Top UN envoy visits South Darfur, Sudan to talk to local officials, aid workers
Jan Pronk, the Secretary-General's Special Representative for Sudan, travelled to Nyala, the capital of South Darfur state, where he met the state governor, spokesman Fred Eckhard told reporters at UN Headquarters. Later Mr. Pronk held meetings with aid workers at the IDP camp at Kalma, the site of violent scenes last week.
Mr. Pronk's trip to Darfur follows last night's meeting in Khartoum of the Joint Implementation Mechanism (JIM), the body set up by the UN and the Sudanese Government to make sure both sides meet commitments pledged in a joint communiqué on 3 July.
At Thursday's meeting of JIM, Sudanese officials outlined measures they are taking to restore security to Darfur - which has been described as having the world's worst humanitarian crisis - and disarm the Janjaweed militias accused of brutal atrocities, including murder.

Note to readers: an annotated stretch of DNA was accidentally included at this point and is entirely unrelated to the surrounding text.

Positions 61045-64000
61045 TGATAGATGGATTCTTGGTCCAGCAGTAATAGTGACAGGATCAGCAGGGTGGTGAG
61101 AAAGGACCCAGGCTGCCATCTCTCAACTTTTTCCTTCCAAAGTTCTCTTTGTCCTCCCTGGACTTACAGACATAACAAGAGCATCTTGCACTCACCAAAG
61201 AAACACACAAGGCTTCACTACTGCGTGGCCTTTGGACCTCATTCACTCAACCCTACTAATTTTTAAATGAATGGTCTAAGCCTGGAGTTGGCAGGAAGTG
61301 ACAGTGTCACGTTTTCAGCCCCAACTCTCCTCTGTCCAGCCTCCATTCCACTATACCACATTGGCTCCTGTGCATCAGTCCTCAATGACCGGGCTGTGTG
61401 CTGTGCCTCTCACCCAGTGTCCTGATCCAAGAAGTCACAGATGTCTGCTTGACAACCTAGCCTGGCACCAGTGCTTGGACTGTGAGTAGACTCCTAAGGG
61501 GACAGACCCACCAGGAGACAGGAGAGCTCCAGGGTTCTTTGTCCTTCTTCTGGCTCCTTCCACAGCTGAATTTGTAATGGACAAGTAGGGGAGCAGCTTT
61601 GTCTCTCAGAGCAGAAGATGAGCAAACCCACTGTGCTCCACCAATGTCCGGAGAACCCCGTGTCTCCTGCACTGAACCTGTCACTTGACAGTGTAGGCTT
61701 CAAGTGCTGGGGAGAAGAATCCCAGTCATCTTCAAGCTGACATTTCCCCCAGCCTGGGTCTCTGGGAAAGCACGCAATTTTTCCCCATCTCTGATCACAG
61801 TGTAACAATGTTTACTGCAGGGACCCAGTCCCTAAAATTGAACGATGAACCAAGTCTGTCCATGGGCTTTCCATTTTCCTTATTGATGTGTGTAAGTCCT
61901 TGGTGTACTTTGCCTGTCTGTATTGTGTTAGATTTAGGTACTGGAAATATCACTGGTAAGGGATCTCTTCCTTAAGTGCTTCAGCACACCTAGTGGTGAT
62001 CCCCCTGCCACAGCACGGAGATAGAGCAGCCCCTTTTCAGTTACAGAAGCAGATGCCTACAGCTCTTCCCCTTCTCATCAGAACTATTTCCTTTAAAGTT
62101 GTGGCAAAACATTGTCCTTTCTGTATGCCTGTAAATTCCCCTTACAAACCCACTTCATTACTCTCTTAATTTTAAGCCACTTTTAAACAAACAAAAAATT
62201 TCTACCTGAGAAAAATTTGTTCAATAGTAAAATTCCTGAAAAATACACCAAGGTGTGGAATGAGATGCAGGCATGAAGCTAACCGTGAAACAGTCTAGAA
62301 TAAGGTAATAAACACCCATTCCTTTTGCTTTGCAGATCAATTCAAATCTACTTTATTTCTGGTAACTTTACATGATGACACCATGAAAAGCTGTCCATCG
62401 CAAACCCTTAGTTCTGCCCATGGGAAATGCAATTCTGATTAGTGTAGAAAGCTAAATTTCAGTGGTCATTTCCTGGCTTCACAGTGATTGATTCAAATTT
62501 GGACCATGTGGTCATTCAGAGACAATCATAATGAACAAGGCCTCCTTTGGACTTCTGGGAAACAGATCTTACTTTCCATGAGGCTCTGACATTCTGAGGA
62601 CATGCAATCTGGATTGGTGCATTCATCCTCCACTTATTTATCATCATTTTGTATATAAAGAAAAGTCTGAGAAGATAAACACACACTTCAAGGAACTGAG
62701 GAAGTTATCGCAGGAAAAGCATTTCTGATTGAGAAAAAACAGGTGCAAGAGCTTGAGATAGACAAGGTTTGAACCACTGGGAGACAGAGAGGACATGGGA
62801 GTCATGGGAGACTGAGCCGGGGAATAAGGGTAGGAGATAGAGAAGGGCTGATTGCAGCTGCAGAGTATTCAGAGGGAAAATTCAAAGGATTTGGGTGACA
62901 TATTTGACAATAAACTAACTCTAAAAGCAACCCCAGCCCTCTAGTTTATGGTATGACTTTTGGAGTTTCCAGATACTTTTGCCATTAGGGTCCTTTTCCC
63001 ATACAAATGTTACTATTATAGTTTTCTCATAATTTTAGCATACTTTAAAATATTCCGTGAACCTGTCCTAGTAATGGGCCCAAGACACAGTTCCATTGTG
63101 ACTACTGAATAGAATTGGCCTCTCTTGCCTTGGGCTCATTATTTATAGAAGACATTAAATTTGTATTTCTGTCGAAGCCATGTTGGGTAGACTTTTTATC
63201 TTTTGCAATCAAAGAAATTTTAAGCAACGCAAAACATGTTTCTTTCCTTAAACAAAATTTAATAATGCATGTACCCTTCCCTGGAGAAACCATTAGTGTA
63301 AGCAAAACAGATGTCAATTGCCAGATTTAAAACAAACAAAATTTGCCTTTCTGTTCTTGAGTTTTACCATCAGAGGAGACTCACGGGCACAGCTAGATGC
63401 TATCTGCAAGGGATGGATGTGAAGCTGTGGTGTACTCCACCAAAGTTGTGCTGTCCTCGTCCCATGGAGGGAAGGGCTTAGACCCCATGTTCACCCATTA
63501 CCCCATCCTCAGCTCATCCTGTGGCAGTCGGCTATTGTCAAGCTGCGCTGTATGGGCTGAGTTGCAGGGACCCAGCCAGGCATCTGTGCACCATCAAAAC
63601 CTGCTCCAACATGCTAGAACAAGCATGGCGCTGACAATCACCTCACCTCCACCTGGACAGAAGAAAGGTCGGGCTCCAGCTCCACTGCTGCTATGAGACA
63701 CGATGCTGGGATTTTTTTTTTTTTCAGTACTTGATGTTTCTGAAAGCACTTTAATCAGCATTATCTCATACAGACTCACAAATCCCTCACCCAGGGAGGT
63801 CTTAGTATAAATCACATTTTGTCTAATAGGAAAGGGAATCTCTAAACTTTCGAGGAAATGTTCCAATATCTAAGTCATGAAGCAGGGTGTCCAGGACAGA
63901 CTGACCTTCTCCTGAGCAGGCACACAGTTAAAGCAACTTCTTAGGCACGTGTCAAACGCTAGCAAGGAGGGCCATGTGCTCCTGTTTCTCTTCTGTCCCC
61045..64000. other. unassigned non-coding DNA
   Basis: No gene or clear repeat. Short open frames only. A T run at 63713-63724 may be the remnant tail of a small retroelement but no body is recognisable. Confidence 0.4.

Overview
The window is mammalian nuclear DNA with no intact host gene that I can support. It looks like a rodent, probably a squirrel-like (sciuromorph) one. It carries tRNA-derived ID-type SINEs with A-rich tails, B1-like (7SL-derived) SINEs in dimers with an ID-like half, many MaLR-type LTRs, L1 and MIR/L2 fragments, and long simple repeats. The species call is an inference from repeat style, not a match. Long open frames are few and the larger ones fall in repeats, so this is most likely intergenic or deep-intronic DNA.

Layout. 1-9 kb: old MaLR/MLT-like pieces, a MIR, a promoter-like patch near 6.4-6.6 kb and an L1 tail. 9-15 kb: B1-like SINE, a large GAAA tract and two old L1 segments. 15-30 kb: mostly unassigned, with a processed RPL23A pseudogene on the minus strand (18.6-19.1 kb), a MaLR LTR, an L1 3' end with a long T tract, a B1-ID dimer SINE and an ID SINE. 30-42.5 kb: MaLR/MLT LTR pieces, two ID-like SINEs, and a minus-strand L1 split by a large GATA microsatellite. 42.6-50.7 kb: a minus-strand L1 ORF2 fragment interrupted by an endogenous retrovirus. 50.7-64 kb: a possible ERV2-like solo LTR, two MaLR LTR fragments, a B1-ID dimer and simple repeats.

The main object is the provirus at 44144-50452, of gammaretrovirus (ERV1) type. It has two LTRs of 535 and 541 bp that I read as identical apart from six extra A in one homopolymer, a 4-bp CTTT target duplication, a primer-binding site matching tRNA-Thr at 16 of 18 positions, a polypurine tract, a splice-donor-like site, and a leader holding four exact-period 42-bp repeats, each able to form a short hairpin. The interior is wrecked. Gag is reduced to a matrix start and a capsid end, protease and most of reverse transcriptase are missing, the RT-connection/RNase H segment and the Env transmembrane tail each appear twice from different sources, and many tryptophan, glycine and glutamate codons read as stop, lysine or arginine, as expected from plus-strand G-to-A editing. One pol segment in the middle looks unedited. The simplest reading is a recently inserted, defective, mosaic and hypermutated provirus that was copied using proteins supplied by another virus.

The officials said they had deployed 2,000 additional police officers across Darfur, a region the size of France, over the past 10 days, and moved some of its armed forces to avoid direct contact with civilians.
Sudanese Foreign Minister Mustafa Osman Ismail also said Khartoum would soon provide names of the Janjaweed militia operating in areas where Khartoum has influence, as well as information on how many are there.
The Sudanese Government has been given until the end of this month by the Security Council to show it is making progress in achieving its commitments to relieve the crisis in Darfur, or face the threat of action under Article 41 of the UN Charter, which provides for imposing economic penalties and severing diplomatic relations.